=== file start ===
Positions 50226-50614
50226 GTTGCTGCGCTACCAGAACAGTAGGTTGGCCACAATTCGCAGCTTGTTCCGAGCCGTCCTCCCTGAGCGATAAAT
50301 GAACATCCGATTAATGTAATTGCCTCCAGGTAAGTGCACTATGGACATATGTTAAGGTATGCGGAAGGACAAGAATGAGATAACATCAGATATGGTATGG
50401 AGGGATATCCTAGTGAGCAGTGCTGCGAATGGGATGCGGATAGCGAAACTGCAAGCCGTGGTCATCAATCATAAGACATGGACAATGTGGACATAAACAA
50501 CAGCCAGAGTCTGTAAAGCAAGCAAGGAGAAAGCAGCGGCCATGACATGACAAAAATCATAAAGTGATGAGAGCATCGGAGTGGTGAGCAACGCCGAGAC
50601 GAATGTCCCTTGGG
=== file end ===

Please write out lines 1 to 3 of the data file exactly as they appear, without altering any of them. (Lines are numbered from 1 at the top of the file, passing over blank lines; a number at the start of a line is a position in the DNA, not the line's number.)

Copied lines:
Positions 50226-50614
50226 GTTGCTGCGCTACCAGAACAGTAGGTTGGCCACAATTCGCAGCTTGTTCCGAGCCGTCCTCCCTGAGCGATAAAT
50301 GAACATCCGATTAATGTAATTGCCTCCAGGTAAGTGCACTATGGACATATGTTAAGGTATGCGGAAGGACAAGAATGAGATAACATCAGATATGGTATGG